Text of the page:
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La French Tech in Australia

Mathilde Mortreuil - 17-déc.-2014 01:54:00
On the occasion of the first official visit of the French President, François Hollande to Australia, the French Trade Commission, UBIFRANCE, organized a panel about French Technology and International Development with the French Minister of Foreign Affairs and International Development, Laurent Fabius. Nine companies were invited to participate in the meeting and exchanged  about the key  steps of their successful development or installation to Australia. The panel of companies included 3 local subsidiaries  of French company (Criteo, SA Marais, Stallergenes), 3 companies that were exploring the Australian  market supported by UBIFRANCE and 3 Australian startup companies created by French entrepreneurs (Maestrano, Cascade, MY VERIFIED ID). All 9 representatives supplied original testimonies around issues such as approaching a foreign market, funding, French economy understanding abroad, benchmarks, etc.   If you are a French company interested by exploring the Australian or New Zealand market or an Australian company looking to invest in France, we can help you ; feel free to get in touch with our trade advisors in Sydney!       Food, Beverages and Agriculture : berangere.escande@ubifrance.fr Fashion, Consumer Goods, Health : yannick.bezin@ubifrance.fr Infrastructure, Transport and Industries : arthur.lenoir@ubifrance.fr New technologies, Innovation and Services : bertrand.raoult@ubifrance.fr

A Memorandum of Understanding between the French Risk Management Hub and the Bushfire CRC has been signed in Canberra at the French Embassy

Charlotte Louys - 26-oct.-2012 06:50:32
A French delegation composed of representatives from Pôle Risques (Risk Management hub), the French National Research Institute of Science and Technology for Environment and Agriculture (IRSTEA), the Centre for Studies of Human Factors (CEFH) and the Pôle Pégase (Aeronautics and Space hub) has met with the Australian Bushfire CRC representatives during a visit of 9 days in Australia.  The visit has been an opportunity for the delegation, headed by Mr Richard Biagioni, Director of Pôle Risques,  to sign a Memorandum of Understanding highlighting its commitment to bilateral research and development with Mr Gary Morgan, CEO of Bushfire Collaborative Research Centre (CRC), on October 22, in the presence of H.E. Mr Stéphane Romatet, Ambassador of France to Australia. The delegation also visited the 2003 Canberra bushfire sites, accompanied by Mr Mark Crosweller, Commissioner, ACT Emergency Services Agency and Mr Neil Cooper, ACT Parks and Conservation Service Manager, Fire Management Unit. The members participated in the Research Advisory Forum with the Bushfire CRC at Homebush (23-24 October) followed by the International Association of Wildland Safety Summit (IAWF) in Sydney on October 25-26. This visit to Australia follows a visit to France in July 2012 by an Australian delegation comprised of the Bushfire CRC and other partner agencies to the Bouches-du-Rhône (City of Marseille) Fire and Emergency Services Agency (SDIS13) in Marseille. The SDIS13 will sign a Memorandum of Understanding with the Bushfire CRC as part of its forthcoming mission to Australia in early 2013. Pôle Risques plans to organize a further mission to Australia to attend the Australasian Fire and Emergency Service Authorities Council (AFAC) Expo 2013, to be held from the 2nd to the 5th of September 2013. More information about the French delegation : www.pole-risques.com www.pole-pegase.com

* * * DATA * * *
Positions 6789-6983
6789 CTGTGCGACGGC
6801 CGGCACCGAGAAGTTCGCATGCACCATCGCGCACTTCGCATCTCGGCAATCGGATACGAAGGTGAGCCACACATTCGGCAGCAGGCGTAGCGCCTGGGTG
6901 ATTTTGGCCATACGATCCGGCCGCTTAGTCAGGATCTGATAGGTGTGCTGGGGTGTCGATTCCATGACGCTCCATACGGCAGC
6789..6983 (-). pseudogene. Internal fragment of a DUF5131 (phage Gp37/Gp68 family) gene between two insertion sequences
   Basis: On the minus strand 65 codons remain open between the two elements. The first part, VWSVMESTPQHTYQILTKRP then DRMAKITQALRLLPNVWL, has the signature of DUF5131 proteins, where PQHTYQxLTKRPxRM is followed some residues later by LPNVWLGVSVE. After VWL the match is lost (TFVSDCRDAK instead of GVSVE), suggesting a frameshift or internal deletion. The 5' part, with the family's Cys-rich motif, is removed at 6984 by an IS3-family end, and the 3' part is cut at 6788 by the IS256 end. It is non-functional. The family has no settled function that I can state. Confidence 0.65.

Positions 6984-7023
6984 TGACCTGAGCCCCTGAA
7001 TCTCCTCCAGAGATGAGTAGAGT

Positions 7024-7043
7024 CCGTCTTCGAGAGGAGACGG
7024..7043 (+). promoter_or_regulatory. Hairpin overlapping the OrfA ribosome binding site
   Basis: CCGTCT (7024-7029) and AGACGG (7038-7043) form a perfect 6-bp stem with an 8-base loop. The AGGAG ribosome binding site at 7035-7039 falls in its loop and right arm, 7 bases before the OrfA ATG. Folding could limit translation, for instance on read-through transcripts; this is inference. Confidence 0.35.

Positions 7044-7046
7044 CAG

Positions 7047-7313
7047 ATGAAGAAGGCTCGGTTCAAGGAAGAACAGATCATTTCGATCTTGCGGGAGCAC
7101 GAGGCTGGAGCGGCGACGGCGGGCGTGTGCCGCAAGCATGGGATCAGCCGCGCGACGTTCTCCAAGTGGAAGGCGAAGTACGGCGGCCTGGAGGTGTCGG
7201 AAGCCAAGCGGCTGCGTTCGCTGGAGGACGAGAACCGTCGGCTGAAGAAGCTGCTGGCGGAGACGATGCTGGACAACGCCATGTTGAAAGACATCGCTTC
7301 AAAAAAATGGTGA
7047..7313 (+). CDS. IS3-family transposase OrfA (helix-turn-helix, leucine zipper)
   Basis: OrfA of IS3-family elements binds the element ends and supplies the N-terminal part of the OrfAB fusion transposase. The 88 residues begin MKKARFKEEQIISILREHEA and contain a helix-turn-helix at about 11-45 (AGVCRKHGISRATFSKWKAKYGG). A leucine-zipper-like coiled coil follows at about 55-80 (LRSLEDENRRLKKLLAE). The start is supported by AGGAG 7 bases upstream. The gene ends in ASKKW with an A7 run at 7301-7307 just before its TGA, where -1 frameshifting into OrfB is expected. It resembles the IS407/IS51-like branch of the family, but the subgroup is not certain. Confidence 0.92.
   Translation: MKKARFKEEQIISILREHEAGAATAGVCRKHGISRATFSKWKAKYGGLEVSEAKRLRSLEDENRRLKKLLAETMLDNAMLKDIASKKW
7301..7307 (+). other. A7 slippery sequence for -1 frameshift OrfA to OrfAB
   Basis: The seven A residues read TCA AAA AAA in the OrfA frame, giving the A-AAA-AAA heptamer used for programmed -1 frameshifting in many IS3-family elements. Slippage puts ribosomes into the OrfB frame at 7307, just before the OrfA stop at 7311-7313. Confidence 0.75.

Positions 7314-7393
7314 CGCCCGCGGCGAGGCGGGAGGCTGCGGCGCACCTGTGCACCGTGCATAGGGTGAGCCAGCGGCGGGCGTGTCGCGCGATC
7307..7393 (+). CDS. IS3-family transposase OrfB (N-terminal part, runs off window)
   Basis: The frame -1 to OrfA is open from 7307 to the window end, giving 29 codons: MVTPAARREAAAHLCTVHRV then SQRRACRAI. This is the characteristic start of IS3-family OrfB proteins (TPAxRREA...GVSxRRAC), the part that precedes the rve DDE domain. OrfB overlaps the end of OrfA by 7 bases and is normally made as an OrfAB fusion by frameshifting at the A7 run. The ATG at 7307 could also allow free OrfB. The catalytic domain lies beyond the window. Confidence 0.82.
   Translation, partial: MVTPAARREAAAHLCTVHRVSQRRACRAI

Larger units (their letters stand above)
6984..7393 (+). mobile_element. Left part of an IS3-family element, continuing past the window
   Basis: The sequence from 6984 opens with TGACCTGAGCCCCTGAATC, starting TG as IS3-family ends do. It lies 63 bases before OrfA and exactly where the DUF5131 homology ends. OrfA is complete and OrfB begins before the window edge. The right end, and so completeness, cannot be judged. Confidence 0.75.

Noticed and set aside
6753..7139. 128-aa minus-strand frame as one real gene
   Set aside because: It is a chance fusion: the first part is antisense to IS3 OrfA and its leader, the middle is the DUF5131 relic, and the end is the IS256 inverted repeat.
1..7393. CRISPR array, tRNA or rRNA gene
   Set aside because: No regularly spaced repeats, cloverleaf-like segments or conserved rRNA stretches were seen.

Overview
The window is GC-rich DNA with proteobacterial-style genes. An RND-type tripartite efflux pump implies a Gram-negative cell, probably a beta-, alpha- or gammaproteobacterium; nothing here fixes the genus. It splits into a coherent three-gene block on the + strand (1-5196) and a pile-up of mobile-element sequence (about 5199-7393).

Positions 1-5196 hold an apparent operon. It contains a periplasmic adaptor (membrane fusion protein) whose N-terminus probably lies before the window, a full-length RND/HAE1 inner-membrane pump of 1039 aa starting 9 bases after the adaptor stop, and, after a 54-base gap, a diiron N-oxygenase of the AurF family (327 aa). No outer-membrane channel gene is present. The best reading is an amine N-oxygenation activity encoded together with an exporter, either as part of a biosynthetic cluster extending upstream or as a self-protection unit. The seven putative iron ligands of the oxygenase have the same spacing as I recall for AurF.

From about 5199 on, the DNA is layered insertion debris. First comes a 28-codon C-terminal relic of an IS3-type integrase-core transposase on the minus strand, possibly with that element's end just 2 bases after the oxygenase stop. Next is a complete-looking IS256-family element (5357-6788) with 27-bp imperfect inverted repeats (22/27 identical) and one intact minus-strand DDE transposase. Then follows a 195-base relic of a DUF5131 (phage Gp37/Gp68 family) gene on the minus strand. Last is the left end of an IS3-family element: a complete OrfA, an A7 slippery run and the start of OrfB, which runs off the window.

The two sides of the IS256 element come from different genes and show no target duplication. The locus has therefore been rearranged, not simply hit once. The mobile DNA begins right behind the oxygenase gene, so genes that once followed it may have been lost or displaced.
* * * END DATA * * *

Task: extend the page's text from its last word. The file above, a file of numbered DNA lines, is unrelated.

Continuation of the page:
Australian breakthrough: novel wheat for salty soils

Elodie Ferra - 20-mars-2012 02:16:35
As salinity is a growing issue worldwide threatening farm outputs, Australian scientists may have found a way to overcome this problem. The team led by Matthew Gilliham managed to grow a new variety of durum wheat introducing a salt-tolerant gene into commercial durum wheat. First tests on salty soils showed improved grain yield by 25 per cent compared to other wheat plants currently sold. The good news is that this novel wheat was obtained by hybridization and as it is not classified as transgenic, it can be planted without restrictions. With already 20% of the agricultural soil affected, growing salt-tolerant crops may be a life-saver for many people. Source: Australian Food News

Import agreement on the Roquefort signed for another 5 years!

Karim Hamrene - 08-mars-2012 04:12:34
Until 1996, you could import any raw milk cheeses in Australia. The year after, a decree prohibits their importation except for hard cheeses (Comté, Parmesan). In 2002, Will Studd (one of the largest importer of cheese in Australia) obtained a quarantine import permit and arranged for a co-operative producer called « Les fromageries Occitanes”  to send 80kg of Roquefort from France to Australia. He was asked to destroy his stock : the IFIP (Imported food Inspection Program) refused to perform the microbiological tests that would have proven that the cheese complied with the Australian standards of hygiene. He decided to lodge a legal appeal against the Authorities order to destroy the cheese. He was threatened with a 100.000$ fine and even ten years of jail if he continued to expose the Australian restrictive implications of the case in the press. The national Dairy Authority and the chairman of the Australian Specialist Cheesemaker Association publicly condemned his actions, claiming he was undermining the reputation of Australian specialist cheeses, and a dairy magazine even described him  as a “terrorist”. The case was finally heard on April Fool’s day 2003 in the Administrative Appeals Tribunal in Melbourne. Will Studd lost the case and a few days later, under the supervision of the IFIP authorities, the Roquefort was placed in the back of a shiny black hearse draped with a French flag to the sounds of the French national anthem and slowly driven to a very muddy public tip. As required by the Food Direction notice, the cheese was buried.  The highly publicized staging of the destruction of the goods helped open the way for a change in the legislation and a waiver was finally obtained for the Roquefort.  Late 2008, a bilateral agreement between France and Australia is signed for three years.  This agreement has just been renewed for five years by Mr. Romatet, Ambassador of France in Australia and the Australian Federal Department of Agriculture.

Come and discover the heart of the agriculture in Oceania!

Elodie Ferra - 29-févr.-2012 07:50:02